Significant Deficits in Representation of Minorities in Psychiatric Research Studies

May 3, 2022

A team of researchers from the Department of Psychiatry at the University of Pittsburgh School of Medicine and UPMC Western Psychiatric Hospital, led by associate professor of Psychiatry and Psychology, Sarah L. Pedersen, PhD, published findings from a new study examining the lack of representation of minorities and socio-demographic data in psychiatric research studies. The study was published in May 2022 in the American Journal of Psychiatry.

Collaborating with Dr. Pedersen on this study was Rachel Lindstrom, PhD, Paula M. Powe, MD, Kelly Louie, BS, and César Escobar-Viera, MD, PhD, all from the Department of Psychiatry at the University of Pittsburgh School of Medicine.

Study Overview and Highlights

Dr. Pedersen’s team analyzed 125 research papers published in the American Journal of Psychiatry in 2019 and 2020. Their analysis was designed to examine how representative study samples were regarding ethnic and racial identities, and assigned sex at birth relative to the general population. The project also sought to understand to what extent socio-demographic characteristics and identifying measures, such as gender identity and sexual orientation, were measured and described in these studies.

"Underrepresentation of individuals with minoritized racial or ethnic identities in research studies and clinical trials is a known, long-standing issue across all medicine. Our project shows the persistence of this problem and the almost complete lack of reporting of LGBTQIA+ identities. Increasing representation in research and accurate description of sociodemographic characteristics is crucial for achieving health equity and improving care," says Dr. Pedersen.

Dr. Pedersen's team found that while nearly all studies — 90% — included participant age, and a high percentage — 84% — recorded the participants' sex or gender (a notable limitation is that these studies did not differentiate between assigned sex or gender identity), fewer than half of the studies analyzed — 43% — captured expressed information on participant’s racial or ethnic identities.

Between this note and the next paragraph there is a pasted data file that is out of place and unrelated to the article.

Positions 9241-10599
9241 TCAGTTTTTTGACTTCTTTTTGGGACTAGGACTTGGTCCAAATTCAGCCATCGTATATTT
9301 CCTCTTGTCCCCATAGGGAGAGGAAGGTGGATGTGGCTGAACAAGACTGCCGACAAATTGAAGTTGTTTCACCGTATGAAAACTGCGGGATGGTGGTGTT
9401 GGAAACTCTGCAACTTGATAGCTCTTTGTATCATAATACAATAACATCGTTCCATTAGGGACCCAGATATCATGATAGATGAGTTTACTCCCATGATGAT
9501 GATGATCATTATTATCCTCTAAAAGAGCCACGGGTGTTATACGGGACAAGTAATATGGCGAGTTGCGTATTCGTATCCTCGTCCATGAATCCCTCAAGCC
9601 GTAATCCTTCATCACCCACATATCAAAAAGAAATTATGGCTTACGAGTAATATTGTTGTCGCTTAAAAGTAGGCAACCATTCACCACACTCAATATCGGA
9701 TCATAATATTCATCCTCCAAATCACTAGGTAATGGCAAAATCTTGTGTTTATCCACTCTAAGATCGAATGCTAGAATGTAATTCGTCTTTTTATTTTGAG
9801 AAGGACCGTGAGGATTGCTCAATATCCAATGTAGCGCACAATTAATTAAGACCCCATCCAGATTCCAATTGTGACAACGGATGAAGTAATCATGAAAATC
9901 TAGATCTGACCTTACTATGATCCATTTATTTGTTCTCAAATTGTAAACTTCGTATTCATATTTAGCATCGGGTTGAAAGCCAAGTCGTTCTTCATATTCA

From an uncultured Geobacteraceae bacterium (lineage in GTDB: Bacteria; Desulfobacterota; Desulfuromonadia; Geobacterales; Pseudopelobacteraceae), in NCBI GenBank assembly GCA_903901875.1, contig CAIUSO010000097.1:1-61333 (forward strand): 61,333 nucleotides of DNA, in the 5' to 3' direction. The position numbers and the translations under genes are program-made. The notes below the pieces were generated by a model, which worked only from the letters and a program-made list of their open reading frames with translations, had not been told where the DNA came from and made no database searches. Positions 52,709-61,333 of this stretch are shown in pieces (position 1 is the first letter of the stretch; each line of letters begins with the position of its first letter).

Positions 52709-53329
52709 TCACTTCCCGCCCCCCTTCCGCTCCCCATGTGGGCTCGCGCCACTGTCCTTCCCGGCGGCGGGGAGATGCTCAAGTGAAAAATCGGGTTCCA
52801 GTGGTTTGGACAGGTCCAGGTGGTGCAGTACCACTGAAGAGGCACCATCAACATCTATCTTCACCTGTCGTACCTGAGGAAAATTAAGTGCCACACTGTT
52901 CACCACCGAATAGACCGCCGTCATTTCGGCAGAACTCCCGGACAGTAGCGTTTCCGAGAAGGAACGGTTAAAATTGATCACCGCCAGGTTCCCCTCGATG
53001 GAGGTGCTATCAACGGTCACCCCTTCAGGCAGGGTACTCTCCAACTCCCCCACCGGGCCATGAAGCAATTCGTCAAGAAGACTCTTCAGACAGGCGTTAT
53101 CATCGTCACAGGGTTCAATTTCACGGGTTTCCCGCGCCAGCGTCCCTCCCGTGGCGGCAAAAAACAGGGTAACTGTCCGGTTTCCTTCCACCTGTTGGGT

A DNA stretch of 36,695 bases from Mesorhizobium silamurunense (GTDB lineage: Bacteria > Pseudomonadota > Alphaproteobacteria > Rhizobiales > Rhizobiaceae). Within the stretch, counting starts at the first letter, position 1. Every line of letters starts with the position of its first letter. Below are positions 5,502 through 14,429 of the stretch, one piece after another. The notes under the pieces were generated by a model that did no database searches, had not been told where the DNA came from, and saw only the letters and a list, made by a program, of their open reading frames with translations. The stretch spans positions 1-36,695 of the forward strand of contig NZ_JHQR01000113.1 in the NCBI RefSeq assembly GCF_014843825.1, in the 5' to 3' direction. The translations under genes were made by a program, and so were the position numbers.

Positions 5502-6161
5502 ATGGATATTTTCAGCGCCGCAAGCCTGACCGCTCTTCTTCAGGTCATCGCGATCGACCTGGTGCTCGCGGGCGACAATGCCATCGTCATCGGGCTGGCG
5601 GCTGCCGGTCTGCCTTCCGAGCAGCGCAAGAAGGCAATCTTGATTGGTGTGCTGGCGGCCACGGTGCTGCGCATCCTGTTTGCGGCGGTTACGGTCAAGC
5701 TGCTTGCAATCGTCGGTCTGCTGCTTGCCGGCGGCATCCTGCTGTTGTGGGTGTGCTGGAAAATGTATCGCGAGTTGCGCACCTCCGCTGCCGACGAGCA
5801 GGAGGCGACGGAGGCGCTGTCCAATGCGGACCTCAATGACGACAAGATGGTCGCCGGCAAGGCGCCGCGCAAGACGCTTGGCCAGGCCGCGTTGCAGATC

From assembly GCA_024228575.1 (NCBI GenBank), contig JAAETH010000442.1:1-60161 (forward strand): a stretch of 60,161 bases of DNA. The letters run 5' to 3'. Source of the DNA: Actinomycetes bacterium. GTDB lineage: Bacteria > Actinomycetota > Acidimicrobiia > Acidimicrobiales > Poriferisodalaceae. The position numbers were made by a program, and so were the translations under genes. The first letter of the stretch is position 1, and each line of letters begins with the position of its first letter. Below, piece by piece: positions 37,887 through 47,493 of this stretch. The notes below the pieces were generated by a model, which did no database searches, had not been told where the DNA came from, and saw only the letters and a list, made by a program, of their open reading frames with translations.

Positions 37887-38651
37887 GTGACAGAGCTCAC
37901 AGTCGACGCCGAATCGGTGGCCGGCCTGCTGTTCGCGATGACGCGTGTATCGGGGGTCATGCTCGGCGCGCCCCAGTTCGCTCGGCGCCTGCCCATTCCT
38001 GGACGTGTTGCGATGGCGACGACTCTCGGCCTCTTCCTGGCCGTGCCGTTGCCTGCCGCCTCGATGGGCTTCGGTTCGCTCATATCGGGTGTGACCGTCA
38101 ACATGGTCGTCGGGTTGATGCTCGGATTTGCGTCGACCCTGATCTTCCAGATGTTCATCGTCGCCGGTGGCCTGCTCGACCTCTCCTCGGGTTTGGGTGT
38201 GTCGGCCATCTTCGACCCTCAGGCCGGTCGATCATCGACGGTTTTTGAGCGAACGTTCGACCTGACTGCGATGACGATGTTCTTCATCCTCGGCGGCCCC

Asian American and Latino/Hispanic individuals had the highest rates of lack of representation in studies — 78%. In studies in the U.S. collecting genetic samples, only 24.7% of the participants were female.

"The bottom line is that significant chunks of the U.S. population are not being included in psychiatric research, and there are large deficits in the data being collected (or described) on participants. This lack of information or poorly collected sociodemographic data can skew results. We know that there are considerable inequities in psychiatric illnesses," says Dr. Pedersen. "We found only two studies in our analysis that examined contributors to these inequities. It will take concerted efforts from researchers, journals, and funding agencies to address these long-standing issues that our study highlights, but tools and guidelines do exist that can steer our field and others in the right direction."

Learn more about Dr. Pedersen and her colleague’s work at the Youth and Family Research Program in the Department of Psychiatry

Reference

Pedersen SL, Lindstrom R, Powe PM, Louie K, Escobar-Viera C. Lack of Representation in Psychiatric Research: A Data Driven Example From Scientific Articles Published in 2019 and 2020 in the American Journal of Psychiatry. Am J Psych. 2022. In Press.